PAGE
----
Today, I arrived in Rome. After years of poring over books about Roman history and art, I am finally here. And it’s more beautiful than I could have ever imagined. I sense the feeling of being at home. A familiarity, although it’s my first time in this place.

After eating a plate of freshly made pasta, I meandered through the streets, obsessing over buildings that had flowerpots in windowsills and orange trees growing in courtyards. I listened to old ladies speaking Italian and carrying groceries, felt my heart burst overtime I saw winged angels carved in stone and then I sat on my windowsill watching passers by. I feel like days don’t really get much better than that, and these are among the many reasons why I travel. To fill up. To pour out.
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From this life to the next.

Sometimes days go by and I don’t even remember that life isn’t forever. That one day, we won’t be here. Eating dinner, talking about love, warm showers and hopeful kisses. Where do all these memories go, when we are gone? Can I bring them with me? I’ve made a life out of these memories; these moments have made me laugh, made me cry, made me feel warm and even alone. But they all mean something to me and I can’t bear the thought of letting them go.

I walked down the street in Copenhagen today, there was a lady standing in the middle of a roundabout feeding the birds with bread that she was picking out of a plastic bag. The birds gathered around the crumbs and some circled overhead. I had seen those birds yesterday and they made the sky, beautiful. I took a picture of them, creating patterns in the air, giving life to the grey beyond. It made me wonder how often this lady comes to feed the birds, her behaviour seemed quite habitual in nature and it made me love people.

It’s easy to forget about all the good little things that are happening everyday in the world. But if you take the time to look, they are everywhere. Those seemingly small moments, sometimes they mean everything. And maybe it makes me greedy, but I hope I get to remember those moments from this life to the next.

Hej, Copenhagen.

Uncategorized — Tags: , — Mel @ 5:01 am


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“Do you wanna leave soon?
No, I want enough time to be in love with everything…
And I cry because everything is so beautiful and so short.”
– Marina Keegan



There is a word that cannot be directly translated in English, that accounts for the deep longing of what it means to miss someone or something; a moment in time. Unrequited love or the passing of someone dear; someone you no longer see. It is maybe the saddest and most beautiful word I have heard, in a long time. This word has been brought up in two different conversations this week by two different people. I am unsure of what that means, but I know it resonates with me.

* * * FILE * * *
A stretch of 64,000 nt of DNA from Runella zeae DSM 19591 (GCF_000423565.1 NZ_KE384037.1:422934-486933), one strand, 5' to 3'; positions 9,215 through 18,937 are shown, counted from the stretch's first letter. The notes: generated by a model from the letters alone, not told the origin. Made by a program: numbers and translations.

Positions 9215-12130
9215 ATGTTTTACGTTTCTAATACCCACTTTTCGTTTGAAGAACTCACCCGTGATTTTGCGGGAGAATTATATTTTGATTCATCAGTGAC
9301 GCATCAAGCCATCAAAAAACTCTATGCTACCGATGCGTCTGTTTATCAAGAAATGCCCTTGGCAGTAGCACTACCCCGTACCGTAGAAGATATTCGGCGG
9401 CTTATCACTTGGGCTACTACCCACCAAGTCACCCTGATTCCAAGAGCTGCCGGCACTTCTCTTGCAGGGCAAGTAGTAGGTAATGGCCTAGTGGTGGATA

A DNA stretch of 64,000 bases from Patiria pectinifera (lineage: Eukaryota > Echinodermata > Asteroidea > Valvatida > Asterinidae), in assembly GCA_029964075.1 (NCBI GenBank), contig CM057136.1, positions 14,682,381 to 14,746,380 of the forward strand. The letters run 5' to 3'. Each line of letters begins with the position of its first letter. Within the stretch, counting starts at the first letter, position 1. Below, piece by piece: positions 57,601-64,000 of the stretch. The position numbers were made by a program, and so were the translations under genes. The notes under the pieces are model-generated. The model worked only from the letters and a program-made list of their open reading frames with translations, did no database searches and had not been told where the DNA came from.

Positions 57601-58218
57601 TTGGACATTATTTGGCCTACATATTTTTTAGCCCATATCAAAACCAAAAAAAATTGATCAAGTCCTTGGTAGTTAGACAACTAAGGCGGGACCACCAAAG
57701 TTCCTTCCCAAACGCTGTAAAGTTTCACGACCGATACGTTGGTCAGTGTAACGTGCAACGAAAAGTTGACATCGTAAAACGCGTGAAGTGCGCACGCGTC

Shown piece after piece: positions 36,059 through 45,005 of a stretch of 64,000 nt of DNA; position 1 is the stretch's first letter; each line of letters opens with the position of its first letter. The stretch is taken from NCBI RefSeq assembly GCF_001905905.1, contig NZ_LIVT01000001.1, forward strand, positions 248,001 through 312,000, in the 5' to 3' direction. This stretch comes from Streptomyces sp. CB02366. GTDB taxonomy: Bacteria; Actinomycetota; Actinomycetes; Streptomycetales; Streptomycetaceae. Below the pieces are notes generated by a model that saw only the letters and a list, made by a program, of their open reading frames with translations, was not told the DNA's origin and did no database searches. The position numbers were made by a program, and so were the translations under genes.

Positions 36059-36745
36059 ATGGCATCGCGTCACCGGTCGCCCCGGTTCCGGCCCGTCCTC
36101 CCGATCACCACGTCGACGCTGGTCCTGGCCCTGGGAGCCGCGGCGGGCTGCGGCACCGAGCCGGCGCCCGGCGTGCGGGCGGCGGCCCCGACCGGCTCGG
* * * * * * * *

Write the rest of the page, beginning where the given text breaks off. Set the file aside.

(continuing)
“Saudade, is a word in Portuguese and Galician that has no direct translation in English. It describes a deep emotional state of nostalgic or profound melancholic longing for an absent something or someone that one loves.”


We all spend so much time pretending.

I’m not thinking about you, I swear. I am actually really busy. Important.

But if I could be honest and if I were unafraid of rejection, I would say…

You are the most beautiful thing I have encountered in a long time and I spend most of my day thinking about you and the funny things you say. The way your hands feel on my body. The things I wish to do with you.

And for the most part, it hurts to feel all these things.

.The Moon.

“Whilst we encounter their archetypal presence most directly through our experience of gender, we must not allow such obvious polarities to divide us, for at our very core we are neither male nor female, man nor woman, god nor goddess, but an alchemical fusion of both and more: a potent force of creative and destructive power, none of which is right or wrong but simply part of the universal order.”


Sometimes you can find your heart in the most unexpected of places. London, I’ve only just gotten to know you but I know that I love you.
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I write you a letter that begins
With I love you and ends with I love you and
Somewhere in the middle is one goodbye for
Every hurt
― Patricia Smith

the heart

The Forgotten Dialect of the Heart

How astonishing it is that language can almost mean,
and frightening that it does not quite. Love, we say,
God, we say, Rome and Michiko, we write, and the words
Get it wrong. We say bread and it means according
to which nation. French has no word for home,
and we have no word for strict pleasure. A people
in northern India is dying out because their ancient
tongue has no words for endearment. I dream of lost
vocabularies that might express some of what
we no longer can. Maybe the Etruscan texts would
finally explain why the couples on their tombs
are smiling. And maybe not. When the thousands
of mysterious Sumerian tablets were translated,
they seemed to be business records. But what if they
are poems or psalms? My joy is the same as twelve
Ethiopian goats standing silent in the morning light.
O Lord, thou art slabs of salt and ingots of copper,
as grand as ripe barley lithe under the wind’s labor.
Her breasts are six white oxen loaded with bolts
of long-fibered Egyptian cotton. My love is a hundred
pitchers of honey. Shiploads of thuya are what
my body wants to say to your body. Giraffes are this
desire in the dark. Perhaps the spiral Minoan script
is not a language but a map. What we feel most has
no name but amber, archers, cinnamon, horses and birds.


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